Signal Close Action – A Golden Chance

Monsoon Seas scenario “Golden Chance” is one of the harder situations for British to start with. Idea is that unhistorically, d’Orves decides to support Hyder Ali, and force Hughes relieve Coote trapped in Pondicherry, India. Point of the scenario then is simple. British squadron needs to break local French naval superiority. Both fleets sail towards each other by the wind, and there are several viable options to take but neither (especially bad for numerically inferior British) fleet does not have clear wind cage which restricts the possibilities to direct the attack (Hexes bear no meaning in the game – they help a bit on the alignments, but real reason is that I still don’t have other suitable sea game mat).

It is also very interesting scenario to play, because maneuvering and proper execution is essential for success. Learned in several games of Close Action and SCA that if British concentrate fire against only the leading French ships and bear off, you are doing well. Engage Orient, and your days are numbered. Worse still, let the whole French squadron engage. Against that, I was quite surprised that my opponent willingly gave wind cage and engaged from the leeward side.

Reasoning for the French wearing together at the beginning were of course sound. By engaging from the lee side, and bringing the ships from the rear to proper formation, French could use the superior firepower and superior numbers much more efficiently.

Leading French ship Bizarre (64) took heavy beating at the start and eventually drifted far off the line but regardless of being shot to pieces, did not surrender. Rigging intact, it was only matter of time for Bizarre to return.

Not a long after, British Eagle (64) was hit on rudder, and being unable to sail but downwind caused poor ship to sail in the midst of French squadron. Worst still, very heavily armed Orient (74L) was in the neighborhood and did not miss the opportunity. Eagle put up a long resistance, but could not hope to win. Eventually Eagle struck her colors and burned to waterline due to severe cannon misfire and uncontrollable fire that followed.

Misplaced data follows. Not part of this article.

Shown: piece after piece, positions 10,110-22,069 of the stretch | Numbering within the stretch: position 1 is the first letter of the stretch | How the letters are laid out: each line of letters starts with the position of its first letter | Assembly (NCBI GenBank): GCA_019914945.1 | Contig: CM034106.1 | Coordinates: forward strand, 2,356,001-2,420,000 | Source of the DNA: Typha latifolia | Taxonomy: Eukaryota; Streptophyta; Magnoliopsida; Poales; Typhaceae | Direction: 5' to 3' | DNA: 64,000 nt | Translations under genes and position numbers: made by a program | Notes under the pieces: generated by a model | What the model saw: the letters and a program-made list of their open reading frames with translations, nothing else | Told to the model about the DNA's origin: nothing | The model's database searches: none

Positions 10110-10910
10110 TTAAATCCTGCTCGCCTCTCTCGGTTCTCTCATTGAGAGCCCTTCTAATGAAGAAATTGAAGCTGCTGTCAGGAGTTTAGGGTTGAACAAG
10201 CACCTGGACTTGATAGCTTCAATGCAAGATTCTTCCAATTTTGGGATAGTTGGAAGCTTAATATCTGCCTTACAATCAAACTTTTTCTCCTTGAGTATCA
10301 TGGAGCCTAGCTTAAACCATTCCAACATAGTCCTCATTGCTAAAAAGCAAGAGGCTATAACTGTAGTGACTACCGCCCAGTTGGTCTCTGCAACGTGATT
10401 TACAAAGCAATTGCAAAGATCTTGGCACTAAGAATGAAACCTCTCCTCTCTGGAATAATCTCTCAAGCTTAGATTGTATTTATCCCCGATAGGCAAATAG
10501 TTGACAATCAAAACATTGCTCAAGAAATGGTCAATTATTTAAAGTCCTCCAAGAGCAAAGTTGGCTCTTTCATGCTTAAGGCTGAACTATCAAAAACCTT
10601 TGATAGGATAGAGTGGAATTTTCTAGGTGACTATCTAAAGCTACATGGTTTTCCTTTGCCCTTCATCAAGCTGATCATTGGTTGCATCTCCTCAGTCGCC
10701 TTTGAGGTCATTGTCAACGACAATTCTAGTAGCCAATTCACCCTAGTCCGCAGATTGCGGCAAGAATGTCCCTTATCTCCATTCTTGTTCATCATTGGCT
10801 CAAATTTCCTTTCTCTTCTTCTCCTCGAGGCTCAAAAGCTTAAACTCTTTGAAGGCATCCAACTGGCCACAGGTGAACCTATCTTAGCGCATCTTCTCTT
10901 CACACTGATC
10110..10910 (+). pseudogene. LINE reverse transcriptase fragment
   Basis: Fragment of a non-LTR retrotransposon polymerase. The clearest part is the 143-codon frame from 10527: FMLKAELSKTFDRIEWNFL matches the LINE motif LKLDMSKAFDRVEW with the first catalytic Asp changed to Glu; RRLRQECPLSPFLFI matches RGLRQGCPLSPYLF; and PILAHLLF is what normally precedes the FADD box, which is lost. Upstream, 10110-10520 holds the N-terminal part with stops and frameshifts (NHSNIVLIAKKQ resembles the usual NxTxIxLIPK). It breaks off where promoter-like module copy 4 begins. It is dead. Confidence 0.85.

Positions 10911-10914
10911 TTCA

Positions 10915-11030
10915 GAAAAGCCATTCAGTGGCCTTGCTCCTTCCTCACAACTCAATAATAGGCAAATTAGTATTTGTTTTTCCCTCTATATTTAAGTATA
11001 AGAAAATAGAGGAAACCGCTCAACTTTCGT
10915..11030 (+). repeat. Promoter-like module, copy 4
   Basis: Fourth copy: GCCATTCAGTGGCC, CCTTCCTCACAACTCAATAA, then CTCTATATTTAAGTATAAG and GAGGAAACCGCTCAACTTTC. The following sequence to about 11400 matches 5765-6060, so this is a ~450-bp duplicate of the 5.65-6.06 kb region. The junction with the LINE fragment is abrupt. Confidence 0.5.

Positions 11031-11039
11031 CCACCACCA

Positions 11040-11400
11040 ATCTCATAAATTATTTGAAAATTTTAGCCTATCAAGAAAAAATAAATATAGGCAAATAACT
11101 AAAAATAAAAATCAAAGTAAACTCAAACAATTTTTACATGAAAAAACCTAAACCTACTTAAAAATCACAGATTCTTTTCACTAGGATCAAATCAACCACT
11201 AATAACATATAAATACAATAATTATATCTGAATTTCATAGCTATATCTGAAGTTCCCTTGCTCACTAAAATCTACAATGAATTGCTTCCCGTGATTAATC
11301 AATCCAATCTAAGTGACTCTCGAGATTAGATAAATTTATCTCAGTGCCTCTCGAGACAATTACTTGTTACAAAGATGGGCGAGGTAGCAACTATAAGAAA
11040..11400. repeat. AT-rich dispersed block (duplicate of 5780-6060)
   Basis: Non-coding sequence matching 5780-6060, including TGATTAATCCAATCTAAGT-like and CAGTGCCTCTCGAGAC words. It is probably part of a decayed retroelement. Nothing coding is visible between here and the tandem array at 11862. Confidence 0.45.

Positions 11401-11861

Confusion that followed among French, British decided that Battle was lost, and having the wind cage, and rigging in good shape, decided to escape hauling close to the wind, where only two French ships within reasonable distance could follow. During general chase that followed, a lucky shot or careless management of powder caused magazine of Brilliant to explode, ending the French chase.

British left Pondicherry and Coote in desperate situation…

All in all, British losses (HDC= Hull DC, RDC= Rigging DC) were as follows: Burford (70): 3, HDC, Eagle (64): Total loss (burned), Suberb(74): 1HDC.

French losses in comparison were as follows: Bizarre(64): 3HDC, Severe(64): 1HDC, Flamand(56) 5HDC 1RDC, Orient(74L) 3HDC, Ajax(64): 1RDC, Brilliant(64): Total loss (Maganize exploded).

However, while French did suffer more heavily, British fled because the fight could only practically end in one way. Even after loss of Brilliant, French squadron was very dangerous, and disparity of forces was quite heavy. Situation given by full DC losses alone does not take into account the accumulated damage that was just about to become DC loss.

In any case, I congratulate the French for putting up a stiff fight against the British. Probably the tactical situation was a draw, since French failed to destroy the British squadron but in strategic respect, it was British that failed in their task to relieve Coote.

It was very, very good game indeed.

Advertisements
This entry was posted in 7 years war, AAR, Painting, Revolutionary wars, scenarios, Signal Close Action and tagged , , , , , , . Bookmark the permalink.

Leave a Reply

Fill in your details below or click an icon to log in:

WordPress.com Logo

You are commenting using your WordPress.com account. Log Out / Change )

Twitter picture

You are commenting using your Twitter account. Log Out / Change )

Facebook photo

You are commenting using your Facebook account. Log Out / Change )

Google+ photo

You are commenting using your Google+ account. Log Out / Change )

Connecting to %s